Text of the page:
When you’re searching for the right rehab for substance use disorder, one of the first things to consider is what kind of services and programs a facility offers. It might come as a pleasant surprise to see that many rehab facilities offer music therapy.
Here’s what you should know about whether you can learn music while in rehab — and the surprising ways in which music can impact healing and rehab success rates.
The Bluffs is an addiction treatment center in Sherrodsville, Ohio. We offer a wide range of addiction treatment services, including music therapy. For more information on the music therapy program at The Bluffs, call us at 850.374.5331 today.
Do They Teach Music in Rehab Facilities?
If you’re wondering, “Do they teach music in rehab facilities?” the answer is that it depends on what you mean by “teach.” Even rehabs that offer music therapy don’t usually offer formal instruction on music theory or lessons on how to play a specific instrument.
However, if you opt for a rehab program that includes music therapy, you’ll learn some music. Music teaching in rehab is usually more concerned with musical awareness. Components of music therapy might include the following:
- Drum circles
- Rhythm education
- Songwriting lessons
- Lyric analysis
- Musical games
These activities are designed to be accessible and beneficial for all patients, regardless of their musical background or knowledge.
What Happens During Music Therapy?
Patients who participate in music therapy learn about music during sessions. They might come away from a music therapy program with a deeper awareness of pop culture music and lyrics, the ability to set and maintain rhythm, or songwriting experience.
Oftentimes, music therapy can make music accessible, inspiring the desire and confidence to learn an instrument.
Even within a single music therapy program, what happens from session to session might vary widely. One class period might involve forming a drum circle to experience the power of creating rhythm as a community, while the next might involve examining the lyrics of pop culture songs that glorify — or criticize — substance use.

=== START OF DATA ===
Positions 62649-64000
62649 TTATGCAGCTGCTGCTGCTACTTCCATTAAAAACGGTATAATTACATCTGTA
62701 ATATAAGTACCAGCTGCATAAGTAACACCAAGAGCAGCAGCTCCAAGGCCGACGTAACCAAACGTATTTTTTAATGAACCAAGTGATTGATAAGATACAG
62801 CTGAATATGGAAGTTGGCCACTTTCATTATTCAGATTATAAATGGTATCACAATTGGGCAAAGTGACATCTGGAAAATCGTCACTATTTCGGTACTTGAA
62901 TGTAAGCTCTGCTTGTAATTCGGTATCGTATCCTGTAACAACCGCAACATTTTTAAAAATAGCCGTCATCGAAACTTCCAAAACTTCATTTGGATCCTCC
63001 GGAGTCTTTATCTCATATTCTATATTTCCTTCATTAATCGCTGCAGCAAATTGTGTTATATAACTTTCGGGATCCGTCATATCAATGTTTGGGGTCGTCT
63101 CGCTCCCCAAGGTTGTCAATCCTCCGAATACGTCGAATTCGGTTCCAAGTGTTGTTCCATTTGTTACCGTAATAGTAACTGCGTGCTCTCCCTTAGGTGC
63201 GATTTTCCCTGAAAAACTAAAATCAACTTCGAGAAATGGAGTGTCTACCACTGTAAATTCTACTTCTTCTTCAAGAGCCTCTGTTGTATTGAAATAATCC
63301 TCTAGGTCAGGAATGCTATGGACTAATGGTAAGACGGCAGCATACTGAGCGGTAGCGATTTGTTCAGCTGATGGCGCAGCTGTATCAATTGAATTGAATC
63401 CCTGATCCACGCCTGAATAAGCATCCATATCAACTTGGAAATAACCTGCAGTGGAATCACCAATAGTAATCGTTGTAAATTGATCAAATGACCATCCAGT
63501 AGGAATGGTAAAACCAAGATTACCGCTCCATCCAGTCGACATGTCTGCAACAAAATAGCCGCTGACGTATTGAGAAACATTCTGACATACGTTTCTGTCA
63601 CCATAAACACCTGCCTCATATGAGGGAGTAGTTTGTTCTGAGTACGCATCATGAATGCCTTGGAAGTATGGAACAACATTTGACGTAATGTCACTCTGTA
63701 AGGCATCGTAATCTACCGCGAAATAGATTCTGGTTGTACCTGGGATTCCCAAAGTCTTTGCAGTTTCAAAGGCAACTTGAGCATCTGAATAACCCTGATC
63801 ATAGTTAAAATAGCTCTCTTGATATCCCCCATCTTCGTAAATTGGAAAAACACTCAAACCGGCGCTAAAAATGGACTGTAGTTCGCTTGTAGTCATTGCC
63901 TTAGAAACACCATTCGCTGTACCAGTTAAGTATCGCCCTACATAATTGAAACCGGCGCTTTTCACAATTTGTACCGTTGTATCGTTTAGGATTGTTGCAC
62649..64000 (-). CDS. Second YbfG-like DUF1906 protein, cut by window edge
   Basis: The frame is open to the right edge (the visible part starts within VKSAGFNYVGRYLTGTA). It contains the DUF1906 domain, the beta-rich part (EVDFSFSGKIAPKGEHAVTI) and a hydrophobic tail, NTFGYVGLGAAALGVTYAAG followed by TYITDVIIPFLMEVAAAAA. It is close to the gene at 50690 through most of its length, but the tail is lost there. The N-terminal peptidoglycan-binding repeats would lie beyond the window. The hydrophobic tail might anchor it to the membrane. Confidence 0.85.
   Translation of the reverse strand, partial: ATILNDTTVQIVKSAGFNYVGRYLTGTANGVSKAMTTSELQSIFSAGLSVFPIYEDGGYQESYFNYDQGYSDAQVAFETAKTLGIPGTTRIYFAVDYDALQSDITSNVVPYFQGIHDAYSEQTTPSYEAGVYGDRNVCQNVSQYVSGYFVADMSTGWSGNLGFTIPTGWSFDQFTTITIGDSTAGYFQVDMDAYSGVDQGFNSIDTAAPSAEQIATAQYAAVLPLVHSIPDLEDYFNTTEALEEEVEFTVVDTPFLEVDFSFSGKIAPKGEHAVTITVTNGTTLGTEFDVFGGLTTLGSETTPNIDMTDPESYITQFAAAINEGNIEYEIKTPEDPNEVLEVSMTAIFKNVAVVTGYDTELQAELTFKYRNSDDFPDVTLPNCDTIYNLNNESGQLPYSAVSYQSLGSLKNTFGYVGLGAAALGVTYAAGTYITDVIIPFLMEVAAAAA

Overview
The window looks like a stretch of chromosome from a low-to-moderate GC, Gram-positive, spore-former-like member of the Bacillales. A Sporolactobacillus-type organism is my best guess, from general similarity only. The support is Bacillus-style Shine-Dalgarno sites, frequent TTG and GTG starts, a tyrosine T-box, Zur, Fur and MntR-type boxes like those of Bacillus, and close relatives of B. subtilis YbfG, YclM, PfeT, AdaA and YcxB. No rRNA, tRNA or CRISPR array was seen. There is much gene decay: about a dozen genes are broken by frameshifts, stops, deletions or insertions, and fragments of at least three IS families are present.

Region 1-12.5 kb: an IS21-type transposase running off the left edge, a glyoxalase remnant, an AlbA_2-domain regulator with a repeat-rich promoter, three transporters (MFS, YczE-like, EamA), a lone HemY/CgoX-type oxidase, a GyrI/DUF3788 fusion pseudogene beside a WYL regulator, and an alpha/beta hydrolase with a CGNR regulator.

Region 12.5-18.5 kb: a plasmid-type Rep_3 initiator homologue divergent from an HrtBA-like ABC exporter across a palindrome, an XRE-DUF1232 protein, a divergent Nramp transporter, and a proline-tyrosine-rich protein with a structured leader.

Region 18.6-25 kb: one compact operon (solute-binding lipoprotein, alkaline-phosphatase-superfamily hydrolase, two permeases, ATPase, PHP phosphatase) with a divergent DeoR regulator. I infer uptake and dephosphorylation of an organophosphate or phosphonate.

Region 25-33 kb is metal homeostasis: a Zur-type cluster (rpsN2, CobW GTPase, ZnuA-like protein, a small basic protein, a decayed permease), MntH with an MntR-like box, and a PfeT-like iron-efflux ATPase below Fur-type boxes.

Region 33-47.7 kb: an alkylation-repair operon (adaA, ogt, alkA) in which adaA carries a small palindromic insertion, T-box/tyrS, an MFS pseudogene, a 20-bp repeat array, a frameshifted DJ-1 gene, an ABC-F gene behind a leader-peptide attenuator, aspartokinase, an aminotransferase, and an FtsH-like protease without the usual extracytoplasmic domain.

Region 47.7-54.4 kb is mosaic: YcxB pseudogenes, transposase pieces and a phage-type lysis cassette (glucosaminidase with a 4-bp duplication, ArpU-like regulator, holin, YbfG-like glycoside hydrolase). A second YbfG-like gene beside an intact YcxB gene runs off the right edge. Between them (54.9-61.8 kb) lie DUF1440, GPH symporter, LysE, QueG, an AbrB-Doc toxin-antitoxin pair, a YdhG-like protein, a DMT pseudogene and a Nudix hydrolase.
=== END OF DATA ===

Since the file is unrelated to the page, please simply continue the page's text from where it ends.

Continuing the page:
The Benefits of Music Teaching in Rehab
Participating in the creation of music brings a wide range of benefits. Studies show that on an emotional level, engaging in music-making brings results, such as the following:
- Decreased stress and anxiety
- Reduced feelings of depression
- Sense of presence and mindfulness
- Increased confidence and self-esteem
- Enhanced sense of relaxation
- Feelings of happiness and joy
These are benefits that anyone can experience, and they’re particularly important to cultivate in the early days of recovery from a substance use disorder.
The goals of supplemental rehab programs like music therapy are twofold: they help participants attain a greater state of health and well-being, and they equip patients with yet another tool for strengthening recovery.
For those who enjoy music therapy sessions, music can become a valuable means of avoiding relapse once treatment ends. Rehab patients learn that music can be used to:
- Distract from triggers
- Cope with and alter challenging emotions
- Build new relationships and community
- Provide a new hobby that supports a substance-free lifestyle
Research also shows that those who participate in music-making become more engaged and receptive. With music therapy, treatment centers see increased rates of engagement transfer to all elements of rehab programming.
Rehab Music Therapy at Vertava Health – Ohio
The Bluffs is a leading provider of behavioral health treatment in Sherrodsville, Ohio. We offer both inpatient and outpatient services and medication-assisted treatment (MAT).
Our rehab programming offers a blend of evidence-based and experiential treatment options. Alongside traditional services like group, individual, and family therapy, our patients also participate in wilderness therapy, meditation, and music therapy.
If you or a loved one are interested in learning more about how music can support treatment outcomes and long-term recovery, call 850.374.5331 and ask about the music therapy program at The Bluffs.